You hear about them during the sweltering summer months, when plant life dries up and the smallest spark can lead to catastrophe. When Los Angeles and the surrounding areas are on high alert for potential wildfires, they have the potential to wreak havoc. They’re called Santa Ana winds.

Coastal Southern California’s one-of-a-kind geography – mountains on one side, the Pacific Ocean on the other – gives those who live there breathtaking views and a lifestyle that is as unique as the region’s topography itself.

But the distinctive terrain also gives rise to its own set of meteorological phenomena that can create major challenges for the people who call the area home, particularly during wildfire season. Arguably no regularly occurring weather is more notorious for this than Santa Anas.

The National Weather Service keeps a constant eye on the conditions that allow for Santa Ana winds to make an unwanted appearance during fire season. And while the pesky winds are well understood by weather forecasters and meteorologists, the average person might have their own questions about Santa Ana winds and the issues they create during fire season.

Meteorologist Ryan Kittel with the NWS Los Angeles/Oxnard spoke to KTLA and answered questions about Santa Ana winds and what to expect as wildfire season approaches.

Kittle’s responses are below and have been edited for clarity.


Q: What exactly are Santa Ana winds and why do they happen?

A: Santa Ana winds are gusty winds that blow in the opposite direction (east to west, sometimes called “offshore” winds) of the typical wind we see in southern California (west to east, also called the seabreeze or “onshore” winds). They form when cold, dense air forms to our north and east (usually over the Great Basin around Nevada and Utah), usually due to a cold weather system that passes through the western United States.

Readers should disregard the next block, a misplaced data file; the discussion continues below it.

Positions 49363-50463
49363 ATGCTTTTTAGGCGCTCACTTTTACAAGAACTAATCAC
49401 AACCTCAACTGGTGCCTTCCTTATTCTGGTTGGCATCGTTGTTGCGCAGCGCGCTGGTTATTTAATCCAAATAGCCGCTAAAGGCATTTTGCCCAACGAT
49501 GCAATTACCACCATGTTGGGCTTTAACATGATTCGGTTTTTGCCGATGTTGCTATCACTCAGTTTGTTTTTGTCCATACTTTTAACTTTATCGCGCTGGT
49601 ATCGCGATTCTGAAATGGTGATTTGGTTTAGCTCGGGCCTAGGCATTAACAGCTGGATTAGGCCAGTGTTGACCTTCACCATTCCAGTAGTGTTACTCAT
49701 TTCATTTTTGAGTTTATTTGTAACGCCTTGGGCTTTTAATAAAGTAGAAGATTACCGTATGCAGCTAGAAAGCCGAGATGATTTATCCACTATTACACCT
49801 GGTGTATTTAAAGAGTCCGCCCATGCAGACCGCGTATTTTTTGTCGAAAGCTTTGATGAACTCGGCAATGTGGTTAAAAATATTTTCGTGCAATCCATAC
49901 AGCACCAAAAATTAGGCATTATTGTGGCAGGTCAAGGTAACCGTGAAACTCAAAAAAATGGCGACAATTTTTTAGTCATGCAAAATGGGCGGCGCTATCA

That dense air wants to spread out in all directions, including toward southern California. Since the area to our east is typically dry (deserts), Santa Ana winds blow dry desert air into the coastal areas instead of moist ocean air associated with the typical onshore winds. Since places to the east are associated with higher elevations than the coast, that air will compress (higher pressure at lower elevations, similar to what we experience when landing on an airplane or driving down a mountain). When the air compresses, it warms. As a result, Santa Ana winds are often associated with warm, dry, and windy conditions.  

Q: How can you predict when Santa Ana winds will appear? What are the signs of an upcoming wind event?

A: The mechanisms of what causes Santa Anas are well understood. Since they are usually caused by a cold weather system moving through the western U.S., keeping an eye out for such systems is the first step. With the continued advancement of computer projections, we are able to predict those systems and the resulting Santa Anas well in advance – often one week out and sometimes two weeks out. We also have a growing network of automated weather stations to help detect the winds as soon as they start. We also have continually advancing satellite systems that even help us detect when a fire breaks out.